Italy has promised generous subsidies to its citizens who want to buy a bicycle. Residents of cities that number more than 50,000 can now apply for €500 ($600) for the purchase of a new bicycle or e-scooter.
Following the pandemic, many Italians became reluctant to use public transit, while narrow cobbled streets of the country’s many historic cities would quickly be jammed if more citizens decided to commute by car.
The subsidy for bicycles goes hand in hand with an initiative to expand cycling lanes throughout Italian cities.
In Rome, for example, city reps announced that the capital will get 150 kilometers of new bike paths by the end of September.
According to Treehugger, Gianluca Santilli, president of the study center Osservatorio Bikeconomy said that people also need a major cultural shift.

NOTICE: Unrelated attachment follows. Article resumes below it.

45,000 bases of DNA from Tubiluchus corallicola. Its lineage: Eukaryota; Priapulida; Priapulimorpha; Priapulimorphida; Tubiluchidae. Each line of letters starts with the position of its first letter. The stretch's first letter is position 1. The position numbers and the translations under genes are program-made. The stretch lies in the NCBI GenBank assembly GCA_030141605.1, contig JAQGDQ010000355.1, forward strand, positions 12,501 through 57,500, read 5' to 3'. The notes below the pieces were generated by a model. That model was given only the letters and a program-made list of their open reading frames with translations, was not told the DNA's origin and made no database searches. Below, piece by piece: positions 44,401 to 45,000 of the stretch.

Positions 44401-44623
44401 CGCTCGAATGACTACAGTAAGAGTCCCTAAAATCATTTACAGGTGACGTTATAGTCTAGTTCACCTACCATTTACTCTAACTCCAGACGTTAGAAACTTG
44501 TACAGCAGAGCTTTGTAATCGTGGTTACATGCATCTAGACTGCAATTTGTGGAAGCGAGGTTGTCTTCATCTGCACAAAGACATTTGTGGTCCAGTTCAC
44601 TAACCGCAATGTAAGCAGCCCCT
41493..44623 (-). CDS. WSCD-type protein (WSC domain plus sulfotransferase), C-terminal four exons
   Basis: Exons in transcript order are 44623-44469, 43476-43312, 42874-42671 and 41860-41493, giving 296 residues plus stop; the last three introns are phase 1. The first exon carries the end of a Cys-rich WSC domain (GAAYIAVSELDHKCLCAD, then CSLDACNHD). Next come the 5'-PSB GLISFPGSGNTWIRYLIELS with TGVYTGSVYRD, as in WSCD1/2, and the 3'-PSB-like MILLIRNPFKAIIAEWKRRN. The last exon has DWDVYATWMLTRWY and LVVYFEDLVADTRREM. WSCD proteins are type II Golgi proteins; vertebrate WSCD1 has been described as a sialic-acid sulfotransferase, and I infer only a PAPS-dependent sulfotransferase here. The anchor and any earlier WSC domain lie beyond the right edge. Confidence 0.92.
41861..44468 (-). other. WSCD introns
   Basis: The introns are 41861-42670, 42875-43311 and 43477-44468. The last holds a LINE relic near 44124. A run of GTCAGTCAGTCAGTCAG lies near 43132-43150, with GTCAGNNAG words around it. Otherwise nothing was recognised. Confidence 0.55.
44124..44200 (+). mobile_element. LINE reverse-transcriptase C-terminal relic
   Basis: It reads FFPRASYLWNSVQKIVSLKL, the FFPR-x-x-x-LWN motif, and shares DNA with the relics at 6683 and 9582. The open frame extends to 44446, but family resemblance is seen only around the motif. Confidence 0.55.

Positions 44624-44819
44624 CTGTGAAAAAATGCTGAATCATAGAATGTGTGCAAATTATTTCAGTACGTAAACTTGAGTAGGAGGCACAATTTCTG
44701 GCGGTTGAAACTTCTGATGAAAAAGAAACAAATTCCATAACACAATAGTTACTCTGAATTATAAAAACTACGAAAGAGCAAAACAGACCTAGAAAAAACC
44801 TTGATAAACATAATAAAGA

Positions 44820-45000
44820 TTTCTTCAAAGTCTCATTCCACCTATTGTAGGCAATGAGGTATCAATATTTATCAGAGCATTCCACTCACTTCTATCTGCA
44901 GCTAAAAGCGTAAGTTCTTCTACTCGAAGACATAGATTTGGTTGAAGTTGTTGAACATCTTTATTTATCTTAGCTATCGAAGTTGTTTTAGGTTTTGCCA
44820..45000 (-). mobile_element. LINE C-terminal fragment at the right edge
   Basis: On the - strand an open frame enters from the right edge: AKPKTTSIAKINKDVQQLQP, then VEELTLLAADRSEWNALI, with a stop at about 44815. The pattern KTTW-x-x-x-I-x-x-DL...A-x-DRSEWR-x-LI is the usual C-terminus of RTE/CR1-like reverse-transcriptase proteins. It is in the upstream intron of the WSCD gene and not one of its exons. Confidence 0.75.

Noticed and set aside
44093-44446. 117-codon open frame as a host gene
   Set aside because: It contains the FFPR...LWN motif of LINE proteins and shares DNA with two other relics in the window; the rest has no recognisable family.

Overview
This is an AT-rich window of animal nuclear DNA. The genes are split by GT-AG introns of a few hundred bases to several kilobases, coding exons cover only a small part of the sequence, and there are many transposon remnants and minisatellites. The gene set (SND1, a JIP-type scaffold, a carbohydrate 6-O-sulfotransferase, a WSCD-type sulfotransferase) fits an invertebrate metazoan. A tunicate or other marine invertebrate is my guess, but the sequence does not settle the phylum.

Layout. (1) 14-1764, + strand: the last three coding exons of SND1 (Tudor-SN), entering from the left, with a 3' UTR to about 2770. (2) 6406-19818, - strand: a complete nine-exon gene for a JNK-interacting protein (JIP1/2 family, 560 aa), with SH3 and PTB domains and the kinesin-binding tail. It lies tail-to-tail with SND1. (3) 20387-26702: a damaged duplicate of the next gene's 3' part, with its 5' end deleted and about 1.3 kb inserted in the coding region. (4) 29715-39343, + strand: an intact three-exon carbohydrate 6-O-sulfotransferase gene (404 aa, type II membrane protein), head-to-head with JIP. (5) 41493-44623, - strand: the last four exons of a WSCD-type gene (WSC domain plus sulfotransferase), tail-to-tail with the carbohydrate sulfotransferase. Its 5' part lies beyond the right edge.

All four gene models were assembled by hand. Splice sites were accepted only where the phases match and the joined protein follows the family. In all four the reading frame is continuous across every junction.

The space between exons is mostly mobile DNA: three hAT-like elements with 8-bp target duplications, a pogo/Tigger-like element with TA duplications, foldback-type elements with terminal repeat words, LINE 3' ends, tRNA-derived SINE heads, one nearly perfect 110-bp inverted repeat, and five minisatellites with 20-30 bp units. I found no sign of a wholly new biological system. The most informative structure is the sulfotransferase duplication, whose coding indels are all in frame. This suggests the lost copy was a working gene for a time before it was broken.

"They will need campaigns showing that life is better on a bike, that with a bicycle, you no longer have parking problems and, therefore, less stress. That cycling is healthier than the car and the scooter, and above all: that they can save up to €3,000 [$3,580] a year on gasoline, road tax, and insurances."
A similar project in Milan promises to transform 35 kilometers of urban streets to bicycle lanes and widened sidewalks.
Positive government initiatives like these are more than welcome in the post-pandemic world, both from the health and environmental perspective.
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